If you get the chance to make this bread, let me know what you think. The fact that it's loaded with fiber is a great way to start your day and the oats are oober healthy and a great grain for diabetics.
We all know that oats are great for lowering cholesterol and preventing heart disease. What's not to love?
During the week I spread peanut butter on a slice with dollop of no sugar added jam. I find that I am not so hungry when lunchtime rolls around.
I made this in my Kitchen Aide using the dough hook, but a bread machine would also work. If you are lucky enough to own a large food processor, that would also work.
Recipe can be successfully halved to make one loaf, in which case a 5-6 cup processor would be fine.
makes 2 full sized loaves
* 2 cups boiling water
* 2/3 cup instant non fat milk
* 1 tablespoon shortening
* 1 tablespoon butter
* 1 tablespoon salt
* 2 tablespoons sugar
* 2 envelopes yeast
* 1/2 cup tepid water
* 1 cup whole grain rolled oats
* 4 tablespoons molasses
* 4 tablespoons honey
* Flour (about 6 cups)
Preheat oven to 375°
1. Mix 2 cups boiled water, instant milk, shortening, butter, salt, sugar, molasses and honey in a bowl.
Let cool down. Dissolve yeast in tepid water - then add to warm water mixture. Add oats.
2. Start with about 1 cup moist mixture and add 1 cup flour. Repeat until all the mixture is tacky to the touch but pulls off cleanly.
3. Knead on medium speed for 10 minutes in a stand mixer and 3 minutes in a food processor. Cover with a damp cloth and allow to double (abut 2 hours). Punch the dough down but don't knead.
4. Cut dough in half and add one to each pan. Allow to rise.
5. Bake at 375° till golden brown (about 40 minutes).
Remove and cool. Can be wrapped and frozen for up to one month.
August 16, 2014
The first few times I watched Mexican Made Easy with Marcela Vallolid, I was not bowled over. Reminded me of every cookie cutter cooking show the Food Network was showcasing as their weekly daytime lineup.
Over time, I would watch Barefoot Contessa and then switch over to PBS, TNT and TBS. I missed the shows that taught you how to cook a cuisine, even The Nudge could chop an onion but he had no clue what to cook with them. I quickly became bored and put all the daytime cooking shows into one category....."useless".
As time dragged on and many shows came and went, I noticed a few chef's starting to rise above the ordinary, showing that they had substance. When The Nudge is impressed with a chef, I tend to take notice. Marcela totally impressed us both.
While her early days of Mexican Made Easy were uninspiring, as she gained popularity I noticed her format changed and she was getting creative with Mexican spins on America classics (like Lidia did in her Italy in America series). Go Marcela! The other day she was making a Mexican Meatloaf and it was the fresh roasted salsa topping that caught my eye. I could do that with Italian Sausage as a pasta dish. It was low fat (turkey sausage), high fiber (whole wheat pasta), diabetic friendly and so, soooo easy. Of course, you could omit the sausage and make it vegetarian.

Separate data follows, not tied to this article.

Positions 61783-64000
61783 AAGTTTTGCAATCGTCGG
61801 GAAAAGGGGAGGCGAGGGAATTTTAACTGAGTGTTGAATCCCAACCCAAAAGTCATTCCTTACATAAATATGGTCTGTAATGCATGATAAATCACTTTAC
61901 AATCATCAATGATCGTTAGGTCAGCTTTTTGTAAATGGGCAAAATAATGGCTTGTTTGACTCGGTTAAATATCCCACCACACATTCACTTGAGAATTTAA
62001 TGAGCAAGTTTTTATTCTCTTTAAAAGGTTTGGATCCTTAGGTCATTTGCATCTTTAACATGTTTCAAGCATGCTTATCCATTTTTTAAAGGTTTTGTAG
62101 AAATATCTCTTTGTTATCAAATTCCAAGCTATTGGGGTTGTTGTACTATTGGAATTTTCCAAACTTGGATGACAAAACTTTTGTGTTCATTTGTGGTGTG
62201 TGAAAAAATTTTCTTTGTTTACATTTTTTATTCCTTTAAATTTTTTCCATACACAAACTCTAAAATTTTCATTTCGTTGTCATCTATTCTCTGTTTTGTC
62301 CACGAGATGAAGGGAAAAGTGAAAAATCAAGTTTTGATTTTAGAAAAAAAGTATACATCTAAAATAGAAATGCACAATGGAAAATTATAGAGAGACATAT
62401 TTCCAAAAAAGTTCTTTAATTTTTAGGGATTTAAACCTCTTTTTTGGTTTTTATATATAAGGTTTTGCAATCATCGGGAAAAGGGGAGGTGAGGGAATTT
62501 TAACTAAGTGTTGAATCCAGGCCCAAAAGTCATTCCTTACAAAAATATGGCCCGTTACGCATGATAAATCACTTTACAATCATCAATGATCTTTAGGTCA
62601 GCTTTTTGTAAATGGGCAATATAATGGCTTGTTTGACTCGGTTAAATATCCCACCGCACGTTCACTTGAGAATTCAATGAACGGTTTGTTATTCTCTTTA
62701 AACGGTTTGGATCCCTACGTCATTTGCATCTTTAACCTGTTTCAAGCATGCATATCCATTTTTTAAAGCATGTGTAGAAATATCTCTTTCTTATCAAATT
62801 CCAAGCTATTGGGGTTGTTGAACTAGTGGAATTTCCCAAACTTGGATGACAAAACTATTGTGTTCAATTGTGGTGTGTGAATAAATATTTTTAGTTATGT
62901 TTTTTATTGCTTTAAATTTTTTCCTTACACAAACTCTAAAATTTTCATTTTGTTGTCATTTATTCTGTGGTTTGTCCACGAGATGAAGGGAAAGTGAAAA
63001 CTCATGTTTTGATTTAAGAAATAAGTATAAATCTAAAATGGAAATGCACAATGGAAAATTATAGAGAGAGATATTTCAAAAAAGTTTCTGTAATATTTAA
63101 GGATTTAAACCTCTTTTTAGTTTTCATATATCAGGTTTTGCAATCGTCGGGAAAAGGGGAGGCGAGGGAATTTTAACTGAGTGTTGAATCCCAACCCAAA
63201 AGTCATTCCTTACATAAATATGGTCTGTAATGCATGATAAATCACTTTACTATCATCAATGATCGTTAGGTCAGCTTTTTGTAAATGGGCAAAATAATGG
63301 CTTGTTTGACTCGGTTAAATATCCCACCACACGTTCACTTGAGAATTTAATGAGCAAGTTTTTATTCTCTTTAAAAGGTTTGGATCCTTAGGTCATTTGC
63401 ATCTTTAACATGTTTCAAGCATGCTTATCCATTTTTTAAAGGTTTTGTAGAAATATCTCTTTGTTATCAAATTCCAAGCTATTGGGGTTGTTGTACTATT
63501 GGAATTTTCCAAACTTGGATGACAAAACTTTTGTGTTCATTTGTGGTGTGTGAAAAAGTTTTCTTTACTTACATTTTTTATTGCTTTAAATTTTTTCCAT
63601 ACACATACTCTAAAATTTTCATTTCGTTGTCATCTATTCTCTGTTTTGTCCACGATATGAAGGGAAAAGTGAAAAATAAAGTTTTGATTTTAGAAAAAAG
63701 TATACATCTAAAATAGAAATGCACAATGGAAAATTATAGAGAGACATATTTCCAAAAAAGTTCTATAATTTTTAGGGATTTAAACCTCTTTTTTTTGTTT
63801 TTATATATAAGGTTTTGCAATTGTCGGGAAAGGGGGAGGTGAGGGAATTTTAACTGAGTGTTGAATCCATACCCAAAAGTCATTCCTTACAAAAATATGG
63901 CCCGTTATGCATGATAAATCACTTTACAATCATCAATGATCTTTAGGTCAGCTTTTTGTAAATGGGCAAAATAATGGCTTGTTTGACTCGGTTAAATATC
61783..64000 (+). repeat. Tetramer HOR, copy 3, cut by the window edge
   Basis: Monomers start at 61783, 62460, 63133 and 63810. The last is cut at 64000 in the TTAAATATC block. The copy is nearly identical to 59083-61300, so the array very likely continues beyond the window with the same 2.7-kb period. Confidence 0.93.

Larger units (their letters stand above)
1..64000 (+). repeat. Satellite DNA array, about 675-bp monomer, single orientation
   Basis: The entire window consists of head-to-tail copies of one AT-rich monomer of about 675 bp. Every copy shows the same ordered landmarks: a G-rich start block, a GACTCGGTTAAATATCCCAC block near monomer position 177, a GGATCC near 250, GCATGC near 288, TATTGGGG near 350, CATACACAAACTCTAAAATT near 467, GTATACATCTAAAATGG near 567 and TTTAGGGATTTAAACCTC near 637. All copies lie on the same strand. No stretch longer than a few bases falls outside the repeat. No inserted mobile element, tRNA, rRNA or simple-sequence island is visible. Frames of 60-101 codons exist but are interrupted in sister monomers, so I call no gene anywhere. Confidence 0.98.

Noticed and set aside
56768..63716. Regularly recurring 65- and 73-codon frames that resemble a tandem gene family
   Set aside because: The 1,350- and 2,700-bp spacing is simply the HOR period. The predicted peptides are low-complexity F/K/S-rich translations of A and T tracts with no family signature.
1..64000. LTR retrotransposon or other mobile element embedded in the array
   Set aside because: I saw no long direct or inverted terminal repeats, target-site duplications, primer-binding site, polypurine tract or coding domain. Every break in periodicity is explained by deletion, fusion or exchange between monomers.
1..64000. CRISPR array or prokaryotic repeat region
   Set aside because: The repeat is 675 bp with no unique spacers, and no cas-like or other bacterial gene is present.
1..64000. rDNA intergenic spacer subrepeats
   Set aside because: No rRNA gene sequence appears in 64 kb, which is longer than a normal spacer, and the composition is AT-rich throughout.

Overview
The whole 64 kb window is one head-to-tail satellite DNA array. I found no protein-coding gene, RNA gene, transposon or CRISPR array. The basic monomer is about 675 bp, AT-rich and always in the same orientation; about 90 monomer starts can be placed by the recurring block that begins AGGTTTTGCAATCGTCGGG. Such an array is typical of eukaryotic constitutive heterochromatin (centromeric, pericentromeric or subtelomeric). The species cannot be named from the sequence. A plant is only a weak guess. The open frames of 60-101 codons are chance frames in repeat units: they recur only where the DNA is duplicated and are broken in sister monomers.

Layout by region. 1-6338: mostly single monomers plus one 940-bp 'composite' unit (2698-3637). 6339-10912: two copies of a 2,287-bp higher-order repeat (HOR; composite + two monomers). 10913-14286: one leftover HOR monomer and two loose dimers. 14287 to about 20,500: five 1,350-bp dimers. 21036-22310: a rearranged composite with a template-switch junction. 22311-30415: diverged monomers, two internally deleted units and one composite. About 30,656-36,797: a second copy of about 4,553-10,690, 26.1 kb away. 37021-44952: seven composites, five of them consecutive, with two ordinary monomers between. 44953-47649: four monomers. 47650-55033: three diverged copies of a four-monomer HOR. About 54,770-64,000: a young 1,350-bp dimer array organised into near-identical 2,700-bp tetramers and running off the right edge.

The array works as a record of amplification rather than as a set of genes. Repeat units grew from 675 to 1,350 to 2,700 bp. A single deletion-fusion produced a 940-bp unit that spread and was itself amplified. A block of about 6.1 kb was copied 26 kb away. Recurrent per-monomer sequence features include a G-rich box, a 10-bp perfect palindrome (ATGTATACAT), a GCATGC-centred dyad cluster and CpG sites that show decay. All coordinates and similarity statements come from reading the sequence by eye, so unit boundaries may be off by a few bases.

Two whole tomatoes, half an onion, quartered with root end, three cloves of garlic, skins on, half a jalapeno, seeds removed and one ripe bell pepper.
I love the simplicity of this recipe. Two pots (one for the pasta, the other for the sauce), a processor, penne pasta and sausages (optional). The deep flavor is obtained by dry roasting all the vegetables in a cast iron pan, then pureed and returned to simmer. It was then that I added the sliced sausage. A final toss with pasta and Parmesan and dinner is served.
Perfect for dining al fresco and just enough leftovers for lunch.
I think it's time for a little more Mexican research.
Pan Roasted Tomato Salsa
makes 2 heaping servings
* 2 medium whole tomatoes
* 3 cloves garlic, peels on
* 1 sweet onion, peeled and quartered with root end intact
* 1 sweet pepper, red, yellow or orange, quartered, seeded and ribbed
* 1 small whole jalapeno, stemmed
* 1/4 cup white wine
* 2 cups dried penne
In a dry heavy bottomed pan (cast iron or Dutch oven), place the tomatoes, garlic, onion quartered, jalapeno and quartered pepper flesh (skin side down) in one layer. Turn the pot on medium high and blister the vegetables until they start to get black all over. Remove the vegetables as they blacken, peel the garlic, cut off the onion root ends and top the jalapeno. Place everything into a blender or processor and puree to a thick salsa consistency (not a smooth sauce). Return the puree to the iron pan and simmer, adding the white wine and simmer, covered while the pasta cooks.
Drain the pasta, saving some of the water, and toss with the salsa. Add enough water to allow the pasta to flow. Shut off the heat, add the Parmesan and ladle into a large bowl.
Serve with additional cheese (optional).